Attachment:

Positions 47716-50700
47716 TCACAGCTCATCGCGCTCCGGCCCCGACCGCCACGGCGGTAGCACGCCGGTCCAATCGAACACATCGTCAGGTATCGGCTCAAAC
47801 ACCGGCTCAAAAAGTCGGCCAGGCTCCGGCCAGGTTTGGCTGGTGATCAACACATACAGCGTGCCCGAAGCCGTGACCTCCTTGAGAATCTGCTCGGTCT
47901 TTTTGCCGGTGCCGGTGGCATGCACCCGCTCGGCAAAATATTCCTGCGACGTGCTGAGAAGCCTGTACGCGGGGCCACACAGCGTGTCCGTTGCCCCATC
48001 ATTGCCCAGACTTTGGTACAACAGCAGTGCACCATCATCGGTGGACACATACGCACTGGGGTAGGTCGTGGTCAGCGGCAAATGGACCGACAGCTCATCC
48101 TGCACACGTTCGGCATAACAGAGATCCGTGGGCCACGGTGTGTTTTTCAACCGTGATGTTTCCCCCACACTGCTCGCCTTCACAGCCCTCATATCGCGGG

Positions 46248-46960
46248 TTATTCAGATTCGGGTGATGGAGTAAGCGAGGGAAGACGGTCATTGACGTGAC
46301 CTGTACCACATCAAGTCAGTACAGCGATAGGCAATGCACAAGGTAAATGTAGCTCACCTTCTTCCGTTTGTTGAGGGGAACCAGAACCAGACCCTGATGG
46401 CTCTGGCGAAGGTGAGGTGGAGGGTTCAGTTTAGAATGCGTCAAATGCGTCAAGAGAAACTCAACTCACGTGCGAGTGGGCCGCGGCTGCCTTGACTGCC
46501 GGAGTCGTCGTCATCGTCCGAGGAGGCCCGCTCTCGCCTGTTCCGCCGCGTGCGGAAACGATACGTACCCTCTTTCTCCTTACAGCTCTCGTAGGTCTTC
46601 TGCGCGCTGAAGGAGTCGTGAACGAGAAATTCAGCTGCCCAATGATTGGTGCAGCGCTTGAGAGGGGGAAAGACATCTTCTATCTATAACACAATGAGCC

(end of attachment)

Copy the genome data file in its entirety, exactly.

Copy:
Positions 47716-50700
47716 TCACAGCTCATCGCGCTCCGGCCCCGACCGCCACGGCGGTAGCACGCCGGTCCAATCGAACACATCGTCAGGTATCGGCTCAAAC
47801 ACCGGCTCAAAAAGTCGGCCAGGCTCCGGCCAGGTTTGGCTGGTGATCAACACATACAGCGTGCCCGAAGCCGTGACCTCCTTGAGAATCTGCTCGGTCT
47901 TTTTGCCGGTGCCGGTGGCATGCACCCGCTCGGCAAAATATTCCTGCGACGTGCTGAGAAGCCTGTACGCGGGGCCACACAGCGTGTCCGTTGCCCCATC
48001 ATTGCCCAGACTTTGGTACAACAGCAGTGCACCATCATCGGTGGACACATACGCACTGGGGTAGGTCGTGGTCAGCGGCAAATGGACCGACAGCTCATCC
48101 TGCACACGTTCGGCATAACAGAGATCCGTGGGCCACGGTGTGTTTTTCAACCGTGATGTTTCCCCCACACTGCTCGCCTTCACAGCCCTCATATCGCGGG

Positions 46248-46960
46248 TTATTCAGATTCGGGTGATGGAGTAAGCGAGGGAAGACGGTCATTGACGTGAC
46301 CTGTACCACATCAAGTCAGTACAGCGATAGGCAATGCACAAGGTAAATGTAGCTCACCTTCTTCCGTTTGTTGAGGGGAACCAGAACCAGACCCTGATGG
46401 CTCTGGCGAAGGTGAGGTGGAGGGTTCAGTTTAGAATGCGTCAAATGCGTCAAGAGAAACTCAACTCACGTGCGAGTGGGCCGCGGCTGCCTTGACTGCC
46501 GGAGTCGTCGTCATCGTCCGAGGAGGCCCGCTCTCGCCTGTTCCGCCGCGTGCGGAAACGATACGTACCCTCTTTCTCCTTACAGCTCTCGTAGGTCTTC
46601 TGCGCGCTGAAGGAGTCGTGAACGAGAAATTCAGCTGCCCAATGATTGGTGCAGCGCTTGAGAGGGGGAAAGACATCTTCTATCTATAACACAATGAGCC